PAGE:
MSc degree programme at the Institute of Energy Systems and Fluid Engineering (IEFE)
The Institute of Energy Systems and Fluid Engineering offers MSc degree programmes in Energy and Environment, Electrical Engineering and Mechanical Engineering. Focus areas include energy efficiency, renewable energies, energy storage and networks, and CFD.
The MSE in Energy and Environment looks at issues relating to traditional and sustainable energy production, storage and conversion, as well as energy distribution and load management. At the Institute of Energy Systems and Fluid Engineering, these topics are dealt with in practical research and development projects in both the electrical and thermal sectors.
The MSE in Electrical Engineering deals with electronic systems used for signal processing, power control and process management. At the Institute of Energy Systems and Fluid Engineering, these subjects are addressed in practical projects linked with the Institute’s focus areas.
The MSE in Mechanical Engineering deals with the development, production, use and optimisation of machinery, materials, devices and products. At the Institute of Energy Systems and Fluid Engineering, these topics are addressed in the electrical and thermal energy sectors, as well as in connection with flow processes.
In the module browser, you can find the central modules (context modules [CMs], extended fundamental theoretical principles [FTPs] and technical scientific specialisation modules [TSMs]).
The Institute of Energy Systems and Fluid Engineering also offers the following supplementary events (EVA):
Information events and application
Registrations for the autumn semester (starting in September) are possible from the beginning of February until the end of April. For the spring semester of the next year (starting in February) from the beginning of August until the end of October.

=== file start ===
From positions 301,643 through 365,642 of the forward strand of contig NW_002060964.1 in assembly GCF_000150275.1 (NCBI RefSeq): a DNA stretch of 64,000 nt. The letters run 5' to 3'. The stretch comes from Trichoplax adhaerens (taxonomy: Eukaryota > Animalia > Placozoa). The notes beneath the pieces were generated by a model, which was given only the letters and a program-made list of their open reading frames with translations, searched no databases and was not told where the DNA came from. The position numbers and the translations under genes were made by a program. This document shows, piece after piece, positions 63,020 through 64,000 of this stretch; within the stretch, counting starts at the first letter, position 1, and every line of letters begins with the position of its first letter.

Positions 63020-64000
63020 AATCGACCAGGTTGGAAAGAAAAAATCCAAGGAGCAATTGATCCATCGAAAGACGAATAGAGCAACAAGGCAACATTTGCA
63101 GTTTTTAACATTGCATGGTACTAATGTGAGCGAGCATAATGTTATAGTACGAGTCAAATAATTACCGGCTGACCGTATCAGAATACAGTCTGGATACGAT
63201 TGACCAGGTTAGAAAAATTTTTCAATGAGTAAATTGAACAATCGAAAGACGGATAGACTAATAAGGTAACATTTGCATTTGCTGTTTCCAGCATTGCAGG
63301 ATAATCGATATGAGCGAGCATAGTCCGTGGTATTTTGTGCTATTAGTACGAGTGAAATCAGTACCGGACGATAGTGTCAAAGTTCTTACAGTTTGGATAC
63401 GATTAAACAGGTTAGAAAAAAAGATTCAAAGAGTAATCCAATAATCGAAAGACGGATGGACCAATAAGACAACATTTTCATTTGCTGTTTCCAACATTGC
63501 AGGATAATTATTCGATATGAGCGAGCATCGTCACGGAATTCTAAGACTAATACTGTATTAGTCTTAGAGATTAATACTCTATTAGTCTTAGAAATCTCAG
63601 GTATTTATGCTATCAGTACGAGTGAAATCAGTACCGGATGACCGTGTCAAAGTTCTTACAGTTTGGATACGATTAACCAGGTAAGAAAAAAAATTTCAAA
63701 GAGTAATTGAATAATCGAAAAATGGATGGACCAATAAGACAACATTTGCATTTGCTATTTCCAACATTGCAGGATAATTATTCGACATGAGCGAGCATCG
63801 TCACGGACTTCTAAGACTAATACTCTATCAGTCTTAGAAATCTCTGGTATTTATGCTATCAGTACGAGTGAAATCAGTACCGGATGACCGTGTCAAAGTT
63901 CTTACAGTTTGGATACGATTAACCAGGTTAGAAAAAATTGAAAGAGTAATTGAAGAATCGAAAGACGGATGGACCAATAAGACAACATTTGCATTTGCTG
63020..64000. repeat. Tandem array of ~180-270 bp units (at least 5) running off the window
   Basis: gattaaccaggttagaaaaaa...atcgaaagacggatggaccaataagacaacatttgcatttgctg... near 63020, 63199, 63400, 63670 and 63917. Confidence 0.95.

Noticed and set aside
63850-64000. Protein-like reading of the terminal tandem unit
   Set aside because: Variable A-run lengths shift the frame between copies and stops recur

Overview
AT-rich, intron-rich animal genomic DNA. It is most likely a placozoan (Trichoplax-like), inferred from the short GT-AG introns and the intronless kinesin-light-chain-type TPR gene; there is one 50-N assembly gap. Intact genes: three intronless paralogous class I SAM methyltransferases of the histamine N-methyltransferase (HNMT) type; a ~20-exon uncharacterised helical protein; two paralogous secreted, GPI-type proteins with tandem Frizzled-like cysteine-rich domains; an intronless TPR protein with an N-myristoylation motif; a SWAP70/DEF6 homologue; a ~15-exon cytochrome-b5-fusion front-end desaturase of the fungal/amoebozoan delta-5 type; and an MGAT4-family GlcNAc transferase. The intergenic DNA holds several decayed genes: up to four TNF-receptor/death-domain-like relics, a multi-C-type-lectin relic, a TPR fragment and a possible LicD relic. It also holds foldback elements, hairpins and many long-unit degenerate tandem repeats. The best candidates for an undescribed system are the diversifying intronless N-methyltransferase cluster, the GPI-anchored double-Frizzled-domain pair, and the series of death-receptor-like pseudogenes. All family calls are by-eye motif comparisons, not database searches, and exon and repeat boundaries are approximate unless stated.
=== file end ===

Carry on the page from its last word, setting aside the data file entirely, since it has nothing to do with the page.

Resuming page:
How can the energy yield of solar panels be planned? Standardised measuring methods only provide inaccurate projections. Thanks to a newly constructed reference system, it has now been possible to create a better planning basis. As part of this MSc thesis, measurements and analyses of several solar technologies were conducted on the system.
A cooling unit can only be operated in an energy-efficient manner if it is known exactly to what loads it is actually being exposed. The optimisation of such units therefore presents a metrological challenge. The “Mobile Chiller Analyzer” can master this. It was developed at the Institute of Energy Systems and Fluid Engineering as part of this MSc thesis.
The food industry uses many different dry goods. These are produced by drying raw materials using heat. Depending on the substance, however, the drying process may fail if too much heat is used, as this causes the diffusion coefficient to break down. This MSc thesis examined just how drastic this effect is and how the raw materials can be dried optimally.